Ergoset is a low-dose and fast-acting formulation of bromocriptine, which doctors have prescribed for years in a different form to treat Parkinson's disease. Unlike other diabetes control drugs that work at the gut level, Ergoset's action is through the brain, resetting the body's clock that regulates daily metabolic activity.
Studies of Ergoset show an average drop in HbA1c of 1.04 percent. But unlike other studies, that's a measure only of the patients who responded well to it, excluding the 36 percent who didn't.
The drug also has a lipid-lowering effect and is in Phase II trials for obesity. And that's another problem in understanding its effectiveness. Since patients on Ergoset lose weight, there's a question whether it lowers HbA1c directly or because of weight loss, says Dr. Dan Baker, director of drug information at Washington State University in Spokane.
"It is an interesting product, and it will be useful," he believes. He notes that two other weight-control drugs close to market may also help people with diabetes reduce their blood glucose, Meridia and Xenical (see following table).
Like Ergoset, Targretin's original target was another disease. And like Ergo Science, Targretin's developer has a powerful corporate alliance that is some indication of the likelihood the drug will actually come to market.
Ligand Pharmaceuticals developed Targretin to fight certain cancers, but serendipitously discovered that it is also an insulin sensitizer. Ligand has licensed marketing rights to Eli Lilly and Company for $99 million.
"Targretin is a Vitamin A derivative," says Henry Niman, an associate professor in the University of Pittsburgh's epidemiology department and the scientific founder of Ligand's parent company.
The drug is in phase II trials for diabetes and probably won't be on the market until three to four years from now, he says. "In animals it worked great. It was as effective as one of the second generation compounds in Rezulin's class, which are even more effective than Rezulin itself." It also reduced triglyceride levels.
The second generation compound Dr. Niman is talking about is BRL 49653. SmithKline Beecham, which developed the drug says that it is an insulin sensitizer and is in Phase III trials.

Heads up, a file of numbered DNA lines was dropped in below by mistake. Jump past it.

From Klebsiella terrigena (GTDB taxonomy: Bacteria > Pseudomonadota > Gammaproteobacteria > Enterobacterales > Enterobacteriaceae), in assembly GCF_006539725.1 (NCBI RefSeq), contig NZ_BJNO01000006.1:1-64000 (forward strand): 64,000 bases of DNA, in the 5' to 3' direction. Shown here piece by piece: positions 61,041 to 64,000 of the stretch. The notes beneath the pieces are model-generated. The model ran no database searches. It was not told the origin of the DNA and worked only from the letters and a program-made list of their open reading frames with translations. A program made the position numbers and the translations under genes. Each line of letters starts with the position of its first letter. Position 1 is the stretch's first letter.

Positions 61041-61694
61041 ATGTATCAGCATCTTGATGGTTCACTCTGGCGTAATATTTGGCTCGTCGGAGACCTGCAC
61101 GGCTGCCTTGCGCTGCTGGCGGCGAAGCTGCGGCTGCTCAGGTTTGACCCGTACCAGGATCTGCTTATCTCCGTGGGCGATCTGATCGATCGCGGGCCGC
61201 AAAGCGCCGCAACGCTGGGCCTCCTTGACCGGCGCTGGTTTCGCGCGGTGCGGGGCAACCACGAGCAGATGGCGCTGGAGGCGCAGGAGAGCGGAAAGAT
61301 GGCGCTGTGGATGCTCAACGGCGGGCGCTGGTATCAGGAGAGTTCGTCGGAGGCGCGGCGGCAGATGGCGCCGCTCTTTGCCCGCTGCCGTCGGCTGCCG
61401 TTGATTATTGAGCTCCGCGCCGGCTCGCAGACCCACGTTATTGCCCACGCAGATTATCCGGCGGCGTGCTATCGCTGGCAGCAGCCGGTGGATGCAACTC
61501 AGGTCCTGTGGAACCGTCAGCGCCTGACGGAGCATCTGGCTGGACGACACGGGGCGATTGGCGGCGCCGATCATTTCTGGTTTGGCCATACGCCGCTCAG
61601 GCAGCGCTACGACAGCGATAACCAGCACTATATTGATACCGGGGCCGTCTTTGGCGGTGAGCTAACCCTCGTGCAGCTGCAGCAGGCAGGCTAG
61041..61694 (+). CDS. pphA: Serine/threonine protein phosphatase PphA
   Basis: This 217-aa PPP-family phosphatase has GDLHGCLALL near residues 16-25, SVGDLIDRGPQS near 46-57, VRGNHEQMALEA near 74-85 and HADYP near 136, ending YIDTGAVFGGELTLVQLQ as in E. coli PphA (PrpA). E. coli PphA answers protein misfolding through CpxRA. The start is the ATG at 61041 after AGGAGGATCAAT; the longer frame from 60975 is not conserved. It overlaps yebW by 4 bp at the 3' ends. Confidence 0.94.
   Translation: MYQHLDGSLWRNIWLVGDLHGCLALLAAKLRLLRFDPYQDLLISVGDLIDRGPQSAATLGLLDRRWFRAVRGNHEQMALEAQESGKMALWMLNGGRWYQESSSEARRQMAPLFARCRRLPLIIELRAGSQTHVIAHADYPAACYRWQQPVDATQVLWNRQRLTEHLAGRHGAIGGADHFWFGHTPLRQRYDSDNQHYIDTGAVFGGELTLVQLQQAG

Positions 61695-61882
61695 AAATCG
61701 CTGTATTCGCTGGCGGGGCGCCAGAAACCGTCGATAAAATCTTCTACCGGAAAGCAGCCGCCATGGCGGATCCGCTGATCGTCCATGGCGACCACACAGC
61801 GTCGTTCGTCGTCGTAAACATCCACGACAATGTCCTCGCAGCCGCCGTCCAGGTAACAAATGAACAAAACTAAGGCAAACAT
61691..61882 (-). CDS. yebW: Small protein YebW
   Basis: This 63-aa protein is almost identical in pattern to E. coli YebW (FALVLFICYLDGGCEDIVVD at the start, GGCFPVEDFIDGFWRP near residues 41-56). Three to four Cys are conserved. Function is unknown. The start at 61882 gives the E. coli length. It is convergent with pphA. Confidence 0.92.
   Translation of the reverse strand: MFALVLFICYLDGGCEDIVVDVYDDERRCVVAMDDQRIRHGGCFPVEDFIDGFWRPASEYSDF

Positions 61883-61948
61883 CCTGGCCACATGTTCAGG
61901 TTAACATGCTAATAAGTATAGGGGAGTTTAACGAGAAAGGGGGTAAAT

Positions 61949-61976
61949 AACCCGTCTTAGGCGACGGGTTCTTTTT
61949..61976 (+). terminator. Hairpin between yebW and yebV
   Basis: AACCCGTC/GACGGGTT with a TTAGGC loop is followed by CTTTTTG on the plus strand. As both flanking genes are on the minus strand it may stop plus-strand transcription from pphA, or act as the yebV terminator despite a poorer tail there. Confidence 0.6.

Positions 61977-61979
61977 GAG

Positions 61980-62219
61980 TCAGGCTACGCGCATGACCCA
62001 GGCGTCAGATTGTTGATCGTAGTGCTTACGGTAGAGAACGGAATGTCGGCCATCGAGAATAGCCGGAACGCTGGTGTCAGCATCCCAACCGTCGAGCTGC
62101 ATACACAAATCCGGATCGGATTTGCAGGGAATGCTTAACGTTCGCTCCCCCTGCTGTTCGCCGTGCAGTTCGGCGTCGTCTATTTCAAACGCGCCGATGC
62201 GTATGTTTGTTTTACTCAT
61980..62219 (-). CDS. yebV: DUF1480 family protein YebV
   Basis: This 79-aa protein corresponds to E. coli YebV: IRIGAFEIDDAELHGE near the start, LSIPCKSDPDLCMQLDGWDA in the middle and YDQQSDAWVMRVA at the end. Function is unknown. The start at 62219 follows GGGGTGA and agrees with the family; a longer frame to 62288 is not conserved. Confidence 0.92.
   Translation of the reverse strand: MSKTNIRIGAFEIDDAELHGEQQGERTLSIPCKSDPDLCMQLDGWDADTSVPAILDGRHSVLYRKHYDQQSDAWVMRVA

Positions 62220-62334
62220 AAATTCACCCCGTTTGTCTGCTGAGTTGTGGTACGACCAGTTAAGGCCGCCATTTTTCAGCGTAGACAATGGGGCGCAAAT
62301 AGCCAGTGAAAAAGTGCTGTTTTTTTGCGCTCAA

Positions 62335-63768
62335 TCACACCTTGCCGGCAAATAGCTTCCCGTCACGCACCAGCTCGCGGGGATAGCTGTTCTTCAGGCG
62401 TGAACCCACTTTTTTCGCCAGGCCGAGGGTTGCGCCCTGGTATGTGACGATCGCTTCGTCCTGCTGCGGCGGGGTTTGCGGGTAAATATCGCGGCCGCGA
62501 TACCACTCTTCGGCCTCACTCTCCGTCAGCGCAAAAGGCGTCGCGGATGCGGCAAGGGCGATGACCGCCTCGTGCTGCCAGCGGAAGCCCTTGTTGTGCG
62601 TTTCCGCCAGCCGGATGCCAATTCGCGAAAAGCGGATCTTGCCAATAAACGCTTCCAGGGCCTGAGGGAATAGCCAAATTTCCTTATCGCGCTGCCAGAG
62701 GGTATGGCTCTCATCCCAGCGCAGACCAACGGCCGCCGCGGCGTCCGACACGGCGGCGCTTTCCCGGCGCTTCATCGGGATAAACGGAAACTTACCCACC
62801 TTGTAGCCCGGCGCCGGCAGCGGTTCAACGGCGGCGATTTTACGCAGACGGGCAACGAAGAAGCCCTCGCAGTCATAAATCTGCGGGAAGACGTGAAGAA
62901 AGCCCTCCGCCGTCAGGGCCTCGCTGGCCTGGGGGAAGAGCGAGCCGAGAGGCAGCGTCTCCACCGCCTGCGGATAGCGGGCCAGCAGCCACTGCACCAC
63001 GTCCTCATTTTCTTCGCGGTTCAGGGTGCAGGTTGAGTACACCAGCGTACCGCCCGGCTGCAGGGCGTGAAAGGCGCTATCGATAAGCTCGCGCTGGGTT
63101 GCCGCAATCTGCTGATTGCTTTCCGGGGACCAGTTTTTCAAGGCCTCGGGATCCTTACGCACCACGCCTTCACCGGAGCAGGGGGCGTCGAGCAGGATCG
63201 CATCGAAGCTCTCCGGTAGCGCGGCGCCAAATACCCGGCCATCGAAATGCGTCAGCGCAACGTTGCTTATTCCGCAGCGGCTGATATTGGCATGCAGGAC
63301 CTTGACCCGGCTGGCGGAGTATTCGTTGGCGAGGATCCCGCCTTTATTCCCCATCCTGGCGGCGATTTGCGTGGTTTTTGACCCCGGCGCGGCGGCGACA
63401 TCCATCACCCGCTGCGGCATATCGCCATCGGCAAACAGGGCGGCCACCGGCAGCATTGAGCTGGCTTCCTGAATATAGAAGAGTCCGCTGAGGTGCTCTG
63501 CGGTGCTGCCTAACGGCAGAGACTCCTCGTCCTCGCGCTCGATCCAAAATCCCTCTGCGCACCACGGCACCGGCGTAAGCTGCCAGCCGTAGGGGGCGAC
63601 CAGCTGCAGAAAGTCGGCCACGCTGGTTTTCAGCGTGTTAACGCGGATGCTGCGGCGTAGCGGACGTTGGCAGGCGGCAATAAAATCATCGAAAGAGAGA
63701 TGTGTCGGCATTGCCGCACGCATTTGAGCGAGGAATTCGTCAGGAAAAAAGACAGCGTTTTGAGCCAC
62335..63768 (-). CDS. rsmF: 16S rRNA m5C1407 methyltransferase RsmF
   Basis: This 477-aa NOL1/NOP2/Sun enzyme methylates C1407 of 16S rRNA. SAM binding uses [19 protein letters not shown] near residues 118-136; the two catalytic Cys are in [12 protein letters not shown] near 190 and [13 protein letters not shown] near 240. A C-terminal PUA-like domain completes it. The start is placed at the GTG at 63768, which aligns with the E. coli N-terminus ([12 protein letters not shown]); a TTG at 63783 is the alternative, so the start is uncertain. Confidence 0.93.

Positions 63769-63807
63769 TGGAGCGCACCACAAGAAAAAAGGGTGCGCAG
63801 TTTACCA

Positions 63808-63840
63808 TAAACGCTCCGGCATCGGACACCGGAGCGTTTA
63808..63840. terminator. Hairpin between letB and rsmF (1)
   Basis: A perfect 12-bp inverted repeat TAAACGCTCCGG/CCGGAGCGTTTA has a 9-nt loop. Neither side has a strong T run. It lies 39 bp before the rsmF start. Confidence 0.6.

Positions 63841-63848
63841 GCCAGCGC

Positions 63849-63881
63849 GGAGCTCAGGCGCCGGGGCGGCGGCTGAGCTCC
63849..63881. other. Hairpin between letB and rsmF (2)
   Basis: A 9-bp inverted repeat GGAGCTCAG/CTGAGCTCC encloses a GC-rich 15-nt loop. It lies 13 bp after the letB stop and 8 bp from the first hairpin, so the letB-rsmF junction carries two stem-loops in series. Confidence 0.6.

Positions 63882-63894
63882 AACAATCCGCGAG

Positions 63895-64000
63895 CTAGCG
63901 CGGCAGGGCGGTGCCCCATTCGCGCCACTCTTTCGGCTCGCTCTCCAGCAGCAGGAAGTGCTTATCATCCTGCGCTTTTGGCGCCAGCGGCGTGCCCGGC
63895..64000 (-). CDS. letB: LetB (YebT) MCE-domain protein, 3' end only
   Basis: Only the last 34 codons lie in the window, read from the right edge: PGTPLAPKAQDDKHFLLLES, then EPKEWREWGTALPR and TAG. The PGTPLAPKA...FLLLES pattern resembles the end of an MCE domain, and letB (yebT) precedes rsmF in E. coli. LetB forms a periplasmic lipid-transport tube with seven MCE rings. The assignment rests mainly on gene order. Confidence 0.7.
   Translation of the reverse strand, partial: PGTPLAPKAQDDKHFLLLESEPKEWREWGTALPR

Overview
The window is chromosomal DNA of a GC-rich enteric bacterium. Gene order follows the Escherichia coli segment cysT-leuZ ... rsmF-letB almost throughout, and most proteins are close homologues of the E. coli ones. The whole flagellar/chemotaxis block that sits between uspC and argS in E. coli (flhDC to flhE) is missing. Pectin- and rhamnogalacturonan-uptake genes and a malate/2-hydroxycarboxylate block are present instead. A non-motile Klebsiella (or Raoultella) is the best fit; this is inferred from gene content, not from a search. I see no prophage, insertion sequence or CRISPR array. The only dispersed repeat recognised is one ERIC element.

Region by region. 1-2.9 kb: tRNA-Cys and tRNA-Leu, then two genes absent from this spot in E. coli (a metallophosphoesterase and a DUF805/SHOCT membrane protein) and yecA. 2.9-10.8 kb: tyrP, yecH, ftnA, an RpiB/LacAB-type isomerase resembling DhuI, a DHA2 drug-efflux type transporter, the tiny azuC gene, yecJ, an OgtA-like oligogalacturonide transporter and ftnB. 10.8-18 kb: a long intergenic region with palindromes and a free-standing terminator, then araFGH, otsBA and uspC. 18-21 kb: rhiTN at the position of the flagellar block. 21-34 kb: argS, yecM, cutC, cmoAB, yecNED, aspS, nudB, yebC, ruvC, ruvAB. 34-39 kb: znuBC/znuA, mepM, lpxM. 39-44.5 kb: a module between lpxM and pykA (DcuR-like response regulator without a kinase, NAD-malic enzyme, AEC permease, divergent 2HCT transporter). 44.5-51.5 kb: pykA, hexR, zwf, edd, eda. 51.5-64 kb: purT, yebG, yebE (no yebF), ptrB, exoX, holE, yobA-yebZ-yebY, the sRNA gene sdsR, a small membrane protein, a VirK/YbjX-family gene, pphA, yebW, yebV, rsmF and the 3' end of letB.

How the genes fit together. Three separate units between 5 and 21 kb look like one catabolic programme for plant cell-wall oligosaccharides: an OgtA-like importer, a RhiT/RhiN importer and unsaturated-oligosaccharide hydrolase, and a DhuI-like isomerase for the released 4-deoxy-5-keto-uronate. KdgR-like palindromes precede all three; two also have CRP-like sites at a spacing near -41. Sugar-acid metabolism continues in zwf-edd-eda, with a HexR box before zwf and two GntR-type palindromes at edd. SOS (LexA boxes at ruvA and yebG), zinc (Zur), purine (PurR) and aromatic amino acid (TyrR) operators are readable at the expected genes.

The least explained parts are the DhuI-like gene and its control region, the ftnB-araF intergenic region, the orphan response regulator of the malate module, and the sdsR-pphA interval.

Beyond that, the company releases little additional information. "It's frustrating to us in pharmacy and in medicine to project what is going to happen in the future with drug therapy," Dr. Campbell says. "For almost every new drug that comes out there is almost nothing in the scientific literature until about the time the FDA recommends it for approval."
Among all the other drugs now in clinical and preclinical trials to reduce blood glucose levels perhaps the most interesting is SP-134101, which Shaman Pharmaceuticals is developing. The drug just started Phase I trials and probably won't hit the market until about 2003, according to Vice President J. D. Haldeman.
What makes SP-134101 exciting is that it is the first of 21 compounds the company found in tropical plants that lower blood glucose levels in animal models. "SP-134101 comes from a plant that grows in the southeastern part of the U.S. and Mexico," she says. "We will be isolating it directly from the plant."
Even if all of these drugs prove effective in reducing blood glucose, that's not the end of the story. "I consider effectiveness as only a minor factor in my decision-making," Dr. Quick says. "Other factors to consider include cost, side effects, rules about time of administration, taste and other eccentricities of the pill, and contraindications."
An edited version of this article appeared as "Beyond Sulfonylureas" in Diabetes Wellness Letter, May 1998, pages 1-4.